Archive for Thursday, September 22, 2005

Regional art pottery excellent for building unique collections

September 22, 2005


Art pottery by small regional potteries in business from the 1920s to the 1950s is often unknown to collectors in other parts of the country. And this art pottery was often made after years of production of utilitarian pots. A pottery in Bellaire, Ohio, moved to Muncie, Ind., in 1892 to be near glass companies and newly discovered natural gas. It changed its name to the Gill Clay Pot Co. and made pots and tanks to hold melting glass. In 1923 a new company, the Muncie Pottery Co., was built next door by a family member. Art pottery vases and lamp bases were made and sold in all parts of the country. Reuben Haley, who had designed for the Consolidated Glass Co., created similar designs for Muncie. His pottery vases were much like his geometric Ruba Rombic glass pattern and patterns named for the creatures pictured, including Love Birds, Grasshopper and Tropical Fish. Other Muncie designs were based on Lalique pieces or on Muncie's own earlier patterns. Glazes were either matte or glossy in bright colors.

A drip glaze also was used. Some Muncie pottery is marked with the word "Muncie," but much is unmarked.

Q: My pedestal extension table is 55 inches in diameter. It has four leaves so it can become a long dining table. The table is heavy oak with large ball-and-claw feet extending from the pedestal. The label under the tabletop reads "Aude Furniture Co., St. Louis, Missouri." Can you tell me age, origin and value?

A: Aude Furniture Co. was located at the corner of Cass Avenue and North 16th Street in St. Louis in 1891. Thirteen years later, it was one of the exhibitors at the 1904 St. Louis World's Fair. The style of your table was popular at the same time, so it probably dates from around the turn of the 20th century. Tables like yours sell for anywhere from several hundred dollars into the low thousands, depending on condition and construction quality.

This 24-inch-high lamp base showing green lovebirds is unmarked, but it was probably made by the Muncie Pottery Co. of Muncie, Ind. It sold for $431 at a Treadway Gallery auction.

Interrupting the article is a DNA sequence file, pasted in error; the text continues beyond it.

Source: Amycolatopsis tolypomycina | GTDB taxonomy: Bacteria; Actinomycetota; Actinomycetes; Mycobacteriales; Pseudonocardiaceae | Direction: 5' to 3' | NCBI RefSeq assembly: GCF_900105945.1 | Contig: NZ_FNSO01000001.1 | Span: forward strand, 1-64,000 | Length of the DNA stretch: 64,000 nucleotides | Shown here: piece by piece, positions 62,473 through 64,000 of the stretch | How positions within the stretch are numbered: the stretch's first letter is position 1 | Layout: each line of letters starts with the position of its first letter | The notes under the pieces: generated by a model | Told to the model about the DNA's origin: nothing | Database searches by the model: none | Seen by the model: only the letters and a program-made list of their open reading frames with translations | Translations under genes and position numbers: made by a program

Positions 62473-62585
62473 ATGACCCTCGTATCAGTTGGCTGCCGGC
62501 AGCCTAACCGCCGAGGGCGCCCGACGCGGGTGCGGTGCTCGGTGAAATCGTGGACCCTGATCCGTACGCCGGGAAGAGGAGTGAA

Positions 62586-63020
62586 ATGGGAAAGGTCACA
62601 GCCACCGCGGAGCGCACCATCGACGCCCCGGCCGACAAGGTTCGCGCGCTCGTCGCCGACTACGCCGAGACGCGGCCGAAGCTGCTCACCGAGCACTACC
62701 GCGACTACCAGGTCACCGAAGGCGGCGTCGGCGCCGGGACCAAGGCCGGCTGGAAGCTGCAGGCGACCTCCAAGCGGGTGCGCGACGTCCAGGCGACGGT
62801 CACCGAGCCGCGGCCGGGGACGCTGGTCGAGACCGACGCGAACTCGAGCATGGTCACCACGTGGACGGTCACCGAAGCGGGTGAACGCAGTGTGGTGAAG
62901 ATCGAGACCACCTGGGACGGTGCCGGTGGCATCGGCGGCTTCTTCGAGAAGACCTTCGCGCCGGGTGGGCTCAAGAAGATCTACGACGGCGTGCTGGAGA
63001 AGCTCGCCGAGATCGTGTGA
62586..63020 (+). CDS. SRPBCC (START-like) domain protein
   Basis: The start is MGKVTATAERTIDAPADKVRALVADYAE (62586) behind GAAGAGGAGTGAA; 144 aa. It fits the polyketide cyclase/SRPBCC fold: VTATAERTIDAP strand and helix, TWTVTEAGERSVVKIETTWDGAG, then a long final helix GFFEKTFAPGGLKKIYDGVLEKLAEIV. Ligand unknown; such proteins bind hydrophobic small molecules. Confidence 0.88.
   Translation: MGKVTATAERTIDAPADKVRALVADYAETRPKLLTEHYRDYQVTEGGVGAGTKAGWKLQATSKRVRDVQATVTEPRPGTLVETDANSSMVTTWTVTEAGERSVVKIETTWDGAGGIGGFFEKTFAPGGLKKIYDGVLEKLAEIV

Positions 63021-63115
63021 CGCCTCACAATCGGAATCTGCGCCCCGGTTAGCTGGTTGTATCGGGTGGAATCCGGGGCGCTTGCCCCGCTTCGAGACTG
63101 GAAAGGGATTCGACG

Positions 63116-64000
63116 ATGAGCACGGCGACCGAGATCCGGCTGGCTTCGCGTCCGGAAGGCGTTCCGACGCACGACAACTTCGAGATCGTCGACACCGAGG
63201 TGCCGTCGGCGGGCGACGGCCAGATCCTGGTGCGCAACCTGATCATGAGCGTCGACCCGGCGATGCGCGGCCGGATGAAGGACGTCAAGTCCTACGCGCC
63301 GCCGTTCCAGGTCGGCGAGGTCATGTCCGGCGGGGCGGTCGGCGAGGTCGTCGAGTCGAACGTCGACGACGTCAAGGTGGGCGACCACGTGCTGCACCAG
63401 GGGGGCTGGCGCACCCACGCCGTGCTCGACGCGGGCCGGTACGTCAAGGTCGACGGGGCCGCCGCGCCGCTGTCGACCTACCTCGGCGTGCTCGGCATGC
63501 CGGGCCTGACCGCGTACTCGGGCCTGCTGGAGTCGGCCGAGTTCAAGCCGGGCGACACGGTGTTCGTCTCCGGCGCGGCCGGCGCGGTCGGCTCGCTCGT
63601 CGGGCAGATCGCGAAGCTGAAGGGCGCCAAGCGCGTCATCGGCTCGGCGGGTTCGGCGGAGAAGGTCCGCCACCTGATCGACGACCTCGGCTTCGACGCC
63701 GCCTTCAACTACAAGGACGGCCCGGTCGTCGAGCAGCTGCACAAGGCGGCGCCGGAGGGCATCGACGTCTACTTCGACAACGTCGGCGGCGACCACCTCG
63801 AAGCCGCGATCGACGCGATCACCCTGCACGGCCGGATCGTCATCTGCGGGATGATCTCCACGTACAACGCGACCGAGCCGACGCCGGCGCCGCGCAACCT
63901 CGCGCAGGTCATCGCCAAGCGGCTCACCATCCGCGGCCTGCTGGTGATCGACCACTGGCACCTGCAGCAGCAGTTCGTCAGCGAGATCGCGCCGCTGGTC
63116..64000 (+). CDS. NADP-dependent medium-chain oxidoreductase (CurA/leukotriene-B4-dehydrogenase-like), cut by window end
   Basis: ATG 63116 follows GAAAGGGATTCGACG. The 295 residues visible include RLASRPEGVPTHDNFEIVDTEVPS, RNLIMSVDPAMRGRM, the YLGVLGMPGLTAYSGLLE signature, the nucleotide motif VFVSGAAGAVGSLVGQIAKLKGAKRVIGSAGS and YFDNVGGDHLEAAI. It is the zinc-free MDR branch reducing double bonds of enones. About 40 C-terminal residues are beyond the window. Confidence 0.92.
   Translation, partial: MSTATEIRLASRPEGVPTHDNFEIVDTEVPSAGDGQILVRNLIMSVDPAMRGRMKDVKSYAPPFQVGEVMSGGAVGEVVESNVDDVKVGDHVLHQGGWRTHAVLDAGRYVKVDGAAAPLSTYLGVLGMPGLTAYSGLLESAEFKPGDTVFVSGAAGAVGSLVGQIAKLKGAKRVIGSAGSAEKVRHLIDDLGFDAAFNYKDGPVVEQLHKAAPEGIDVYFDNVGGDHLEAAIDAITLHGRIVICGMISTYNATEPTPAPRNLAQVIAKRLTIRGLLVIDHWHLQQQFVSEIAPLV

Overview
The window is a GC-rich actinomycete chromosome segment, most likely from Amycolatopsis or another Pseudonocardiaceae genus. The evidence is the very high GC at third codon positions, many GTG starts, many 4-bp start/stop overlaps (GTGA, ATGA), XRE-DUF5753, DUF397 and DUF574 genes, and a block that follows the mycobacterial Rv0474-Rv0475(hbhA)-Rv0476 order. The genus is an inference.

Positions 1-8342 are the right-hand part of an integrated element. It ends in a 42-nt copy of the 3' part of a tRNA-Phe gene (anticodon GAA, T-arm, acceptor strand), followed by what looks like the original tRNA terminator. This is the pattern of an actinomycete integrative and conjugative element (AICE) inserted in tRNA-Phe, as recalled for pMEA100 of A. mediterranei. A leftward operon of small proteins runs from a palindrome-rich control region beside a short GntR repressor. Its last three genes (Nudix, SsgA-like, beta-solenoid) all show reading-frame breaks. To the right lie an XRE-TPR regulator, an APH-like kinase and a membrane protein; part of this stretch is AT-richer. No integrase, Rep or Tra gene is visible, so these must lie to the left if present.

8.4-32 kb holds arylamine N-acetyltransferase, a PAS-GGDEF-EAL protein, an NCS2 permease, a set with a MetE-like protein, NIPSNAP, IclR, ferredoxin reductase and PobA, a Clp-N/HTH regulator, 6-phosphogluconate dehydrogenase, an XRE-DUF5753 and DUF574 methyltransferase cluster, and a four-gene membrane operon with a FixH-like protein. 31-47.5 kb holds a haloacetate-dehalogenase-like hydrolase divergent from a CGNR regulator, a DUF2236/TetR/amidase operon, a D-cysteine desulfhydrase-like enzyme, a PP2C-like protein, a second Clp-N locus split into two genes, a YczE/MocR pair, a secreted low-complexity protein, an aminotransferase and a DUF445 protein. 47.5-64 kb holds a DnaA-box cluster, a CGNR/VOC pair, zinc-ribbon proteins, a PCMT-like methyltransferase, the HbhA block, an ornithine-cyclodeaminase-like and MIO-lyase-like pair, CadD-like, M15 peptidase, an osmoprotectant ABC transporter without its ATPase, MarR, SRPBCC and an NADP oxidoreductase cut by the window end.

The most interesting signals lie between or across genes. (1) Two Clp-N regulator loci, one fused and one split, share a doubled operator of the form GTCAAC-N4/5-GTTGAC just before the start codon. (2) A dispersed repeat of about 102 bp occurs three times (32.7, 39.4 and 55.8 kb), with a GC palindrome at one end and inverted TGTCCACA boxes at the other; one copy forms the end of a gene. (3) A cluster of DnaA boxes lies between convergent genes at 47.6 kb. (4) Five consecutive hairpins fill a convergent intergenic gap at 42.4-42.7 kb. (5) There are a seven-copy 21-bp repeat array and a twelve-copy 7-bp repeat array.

This 24-inch-high lamp base showing green lovebirds is unmarked, but it was probably made by the Muncie Pottery Co. of Muncie, Ind. It sold for $431 at a Treadway Gallery auction.

Q: I bought a little lithographed tin dog robot about 15 years ago. The man who sold it to me said it was the rare windup Space Dog or Robot Dog toy from the 1950s. The toy's silver-colored body is 4 inches long and is marked with the word "Japan" and the letters "KO" in a diamond. The windup key is on the dog's right side. Is my toy rare?

A: The "KO" mark was the trademark of the Japanese company Yoshiya. Yoshiya was a major toy manufacturer during the postwar era and appears to have stayed in business until the early 1970s. It is best known for its knockoffs of Nomura's original Robby the Robot. Yoshiya made friction, windup and battery-operated versions of its robot dog. Some were called Space Dog and some Robot Dog. Some were red and some silver-colored. The windups were made in smaller quantities than the others. An original windup in good condition without the box is worth more than $600. But many reproductions of this toy have been made in the past 10 years; only an original is valuable.

Q: Can you tell me about my small silver box marked "Tiffany & Co., 5804M2205, Sterling Silver"? It's 2 3/4 inches long by 2 inches wide and just under 1 inch deep. The top has an embossed design of three upright grasshoppers, each playing a horn, and the bottom is embossed with a large maple leaf.

A: Your box is probably a snuff box, a popular gift for gentlemen from the 1840s to the 1880s. Tiffany & Co., the New York store, is still known for its fine silver. The pattern number of your piece, 5804, dates it to 1879. The "M" stands for Edward C. Moore, who headed Tiffany's silver operation at the time. The second number is an order number. Tiffany snuff boxes can sell for several hundred dollars.

Q: A very fancy porcelain coffee set has been handed down in our family for several generations. The set includes a tall coffeepot and four tall cups with saucers. The handles are white with gold-painted highlights. The bodies are green and covered with pink roses and dark-green leaves. The mark is a crown over a vertically striped shield with the initial "P" on one side and "T" on the other. "Bavaria" is stamped below the shield. Can you provide any information?

A: The mark identifies the maker as the Tirschenreuth Porcelain Factory of Tirschenreuth, Bavaria, Germany. The factory operated from 1838 until 1995, but it was acquired by the L. Hutschenreuther company in 1927. Tirschenreuth used a mark like the one on your coffee set starting about 1903. Your set was made sometime in the early decades of the 20th century.


There is special polish for Lucite and other plastics. Novus Plastic Polish can be found in lamp shops.


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